Reaching our goals can obviously bolster this feeling and give us a deep sense of accomplishment, but the absence of achievement should not mean the absence of happiness.

8. Don’t force yourself to be positive all the time.

There’s a lot of advice in the self-help community and spiritual circles about being positive. Unfortunately, this isn’t always the best advice. It’s better to be positive when you are actually feeling positive than it is to be positive when you’re feeling negative.

9. Remove things that prevent happiness.

This is actually a lot more important than finding things to make you happy.

Are you in a toxic relationship?

Do you dislike your job?

Are you eating a lot of unhealthy food?

These things all need to go before you start to seek happiness; otherwise, they can hold you back and you may never be satisfied.

10. Be okay with okay.

When people ask you, “How’s work? How’s the new city? How’s your relationship going?” Don’t you feel compelled to say “really good!” even when it’s not?

We’re so conditioned to feel like we need to have the best of everything that “okay” just isn’t good enough for most of us.

Learning to be okay with okay is a much better strategy toward allowing things to become great than is anxiously wishing that they already were.

11. Get out of your comfort zone.

Getting out of your comfort zone is good not only for your sense of self-worth, but it also gives your brain a huge adrenaline dump and a flush of endorphins.

You’ll know when you’re getting out of your comfort zone when you feel anxious before doing something, but you do it anyway, because you know it is beneficial to you in the long run. Afterward, you’ll often feel a huge relief and sense of self-worth at having done something you were scared to do.

Depending on your own situation you might find this in traveling to new places, meeting new people, trying new activities (public speaking, scuba diving, bungee jumping etc.) or even just meditating through negative emotions.

12. Look after your body.

From muscular tension that can trap emotions to serotonin production and bacterial imbalances in your gut, your body is the number one vehicle that will allow you to experience joy and satisfaction, so treat it with care!

13. Meditate daily.

This is a no brainer. I’m sure anyone reading this article is familiar with the physical and psychological health benefits of mindfulness and meditation.

But there is one I’d like to add:

Meditation is long, slow, and you often you don’t see the deep benefits for a long time; in fact, when you are starting out, it can often seem like a complete leap of faith. But this is why it’s so important.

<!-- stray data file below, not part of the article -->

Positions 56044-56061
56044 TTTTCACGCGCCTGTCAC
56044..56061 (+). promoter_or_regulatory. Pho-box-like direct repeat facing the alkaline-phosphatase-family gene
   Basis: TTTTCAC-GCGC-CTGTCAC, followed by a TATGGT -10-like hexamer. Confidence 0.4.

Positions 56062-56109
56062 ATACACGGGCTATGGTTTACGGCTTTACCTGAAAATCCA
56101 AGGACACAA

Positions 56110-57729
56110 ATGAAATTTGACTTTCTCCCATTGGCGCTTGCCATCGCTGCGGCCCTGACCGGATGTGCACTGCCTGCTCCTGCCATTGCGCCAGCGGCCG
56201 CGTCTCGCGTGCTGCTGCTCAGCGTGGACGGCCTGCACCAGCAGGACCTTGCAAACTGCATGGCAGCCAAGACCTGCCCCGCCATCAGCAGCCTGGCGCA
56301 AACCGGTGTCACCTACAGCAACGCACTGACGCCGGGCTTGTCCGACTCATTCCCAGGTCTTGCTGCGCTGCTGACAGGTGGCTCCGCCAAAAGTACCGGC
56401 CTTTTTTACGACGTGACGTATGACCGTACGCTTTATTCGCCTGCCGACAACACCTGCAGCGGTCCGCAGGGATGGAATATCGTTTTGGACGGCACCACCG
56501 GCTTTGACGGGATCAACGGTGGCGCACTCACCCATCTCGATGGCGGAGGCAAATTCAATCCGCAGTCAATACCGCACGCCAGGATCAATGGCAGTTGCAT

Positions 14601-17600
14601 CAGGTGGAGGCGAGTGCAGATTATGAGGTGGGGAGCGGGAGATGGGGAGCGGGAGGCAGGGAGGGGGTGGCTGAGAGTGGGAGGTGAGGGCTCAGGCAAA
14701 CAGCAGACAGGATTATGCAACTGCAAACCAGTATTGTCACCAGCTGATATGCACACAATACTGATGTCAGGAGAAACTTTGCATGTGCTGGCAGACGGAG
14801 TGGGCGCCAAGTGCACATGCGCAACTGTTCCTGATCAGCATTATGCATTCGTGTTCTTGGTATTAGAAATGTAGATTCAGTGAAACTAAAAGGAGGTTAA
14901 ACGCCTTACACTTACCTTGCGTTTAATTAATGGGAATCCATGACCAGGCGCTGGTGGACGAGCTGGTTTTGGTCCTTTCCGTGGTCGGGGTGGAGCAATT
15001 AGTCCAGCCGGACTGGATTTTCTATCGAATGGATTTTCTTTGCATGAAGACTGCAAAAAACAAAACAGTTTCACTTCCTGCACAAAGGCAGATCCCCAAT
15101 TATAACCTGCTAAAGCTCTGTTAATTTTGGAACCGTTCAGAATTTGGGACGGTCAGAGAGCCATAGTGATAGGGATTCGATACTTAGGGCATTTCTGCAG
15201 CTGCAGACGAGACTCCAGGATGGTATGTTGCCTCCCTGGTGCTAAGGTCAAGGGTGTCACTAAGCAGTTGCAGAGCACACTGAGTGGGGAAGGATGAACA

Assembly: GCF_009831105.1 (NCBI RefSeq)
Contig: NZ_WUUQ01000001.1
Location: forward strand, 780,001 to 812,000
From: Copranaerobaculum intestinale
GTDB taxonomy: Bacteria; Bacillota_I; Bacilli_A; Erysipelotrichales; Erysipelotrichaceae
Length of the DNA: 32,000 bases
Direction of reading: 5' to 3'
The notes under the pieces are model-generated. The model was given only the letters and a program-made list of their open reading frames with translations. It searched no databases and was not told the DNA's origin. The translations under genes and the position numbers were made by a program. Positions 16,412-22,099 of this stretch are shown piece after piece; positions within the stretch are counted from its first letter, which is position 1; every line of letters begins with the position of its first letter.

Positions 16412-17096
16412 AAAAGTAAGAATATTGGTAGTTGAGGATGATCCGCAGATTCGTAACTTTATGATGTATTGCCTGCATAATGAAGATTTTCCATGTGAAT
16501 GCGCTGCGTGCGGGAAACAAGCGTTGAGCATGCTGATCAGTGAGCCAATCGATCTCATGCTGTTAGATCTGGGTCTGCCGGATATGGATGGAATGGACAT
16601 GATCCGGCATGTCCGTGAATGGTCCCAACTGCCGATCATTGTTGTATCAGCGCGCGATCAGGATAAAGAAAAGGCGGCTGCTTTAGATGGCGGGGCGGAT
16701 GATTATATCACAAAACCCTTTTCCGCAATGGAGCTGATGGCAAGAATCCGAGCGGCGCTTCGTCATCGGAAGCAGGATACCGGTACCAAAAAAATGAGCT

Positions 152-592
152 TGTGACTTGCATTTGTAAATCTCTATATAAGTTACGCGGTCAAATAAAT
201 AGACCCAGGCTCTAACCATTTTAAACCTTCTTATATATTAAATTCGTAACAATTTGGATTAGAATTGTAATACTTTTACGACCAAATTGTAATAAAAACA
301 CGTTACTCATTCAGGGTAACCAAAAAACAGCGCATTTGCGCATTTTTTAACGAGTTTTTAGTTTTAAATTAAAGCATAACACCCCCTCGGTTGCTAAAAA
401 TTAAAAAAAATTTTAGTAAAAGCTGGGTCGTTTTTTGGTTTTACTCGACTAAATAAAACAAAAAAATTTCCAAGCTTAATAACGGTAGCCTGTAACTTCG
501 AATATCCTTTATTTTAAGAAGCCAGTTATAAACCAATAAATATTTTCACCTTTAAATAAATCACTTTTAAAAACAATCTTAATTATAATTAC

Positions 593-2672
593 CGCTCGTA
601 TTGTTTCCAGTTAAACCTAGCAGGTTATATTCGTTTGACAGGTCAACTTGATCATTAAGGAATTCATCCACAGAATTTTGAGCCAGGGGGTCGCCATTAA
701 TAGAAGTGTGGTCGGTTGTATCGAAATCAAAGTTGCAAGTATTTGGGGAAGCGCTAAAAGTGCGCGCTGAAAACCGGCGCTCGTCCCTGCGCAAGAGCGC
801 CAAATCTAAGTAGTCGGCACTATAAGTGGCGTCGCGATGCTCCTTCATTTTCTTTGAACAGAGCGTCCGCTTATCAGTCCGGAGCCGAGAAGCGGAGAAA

When you sit and stare at a wall or focus on your breath or do anything that (compared to our normal lives) is so bland, it conditions you to not grab on to the colorful, shiny objects that usually point you toward a shallow sense of fulfillment.

With a longstanding meditation practice that tendency to grasp will usually just fall away naturally. You’ll unknowingly get out of your own way.

14. Meet new people.

Meeting new and positive people can give you new vital energy that kickstarts your life and helps you focus on enjoying the present.

Because we are such social creatures, having likeminded people in our lives can have such a powerful impact on the way our habits and beliefs develop. As the old saying goes, “You’re the average of the five people you spend the most time with.”

To find people with similar interests and ambitions in your city, there are plenty of sites that can help you connect. You can try MeetUp.com for starters, or just do a simple search in Facebook for groups in your area.

Likewise, if you are interested in meditation and spirituality, retreats are a great way to know people and connect on a deep level in a short amount of time.

15. Go out in nature.

A lot of the time our worries and concerns are largely linked to our environment—both immediately, such as the construction noise outside our bedroom, and peripherally, such as when an advert on T.V. reminds you of a past failure.

Nature allows you to completely unplug, allowing yourself the space to experience relaxation and acceptance.

16. Be honest with yourself.

Discontentment often comes from what psychologists call cognitive dissonance—incongruence between two conflicting ideas or emotions in your mind.

You can greatly reduce this by just accepting, admitting, and experiencing the emotions that are passing through you.

If you are angry, be angry; if you are sad, be sad; if you are joyful, be joyful. When we try to actively change or deny present emotions, they become meta-emotions: guilt about sadness, anger about fear, fear about unhappiness. Then they become toxic.

17. Energize yourself in the morning.

As much as we like to think we have control and autonomy when it comes to our feelings, the truth is that momentum is a huge factor.

Morning routines have been a keystone habit of content and successful people throughout history, and for good reason; starting your day with a spiritual practice, a physical practice, and a healthy breakfast may not seem like much, but compounded over years, it can make all the difference in the world to your well-being.

We can all learn to let go of the neurotic need to chase happiness.

Doing so will do us a world of good—and who knows, we might even have a pretty good time.

How have you learned to stop chasing happiness? Let us know in the comments!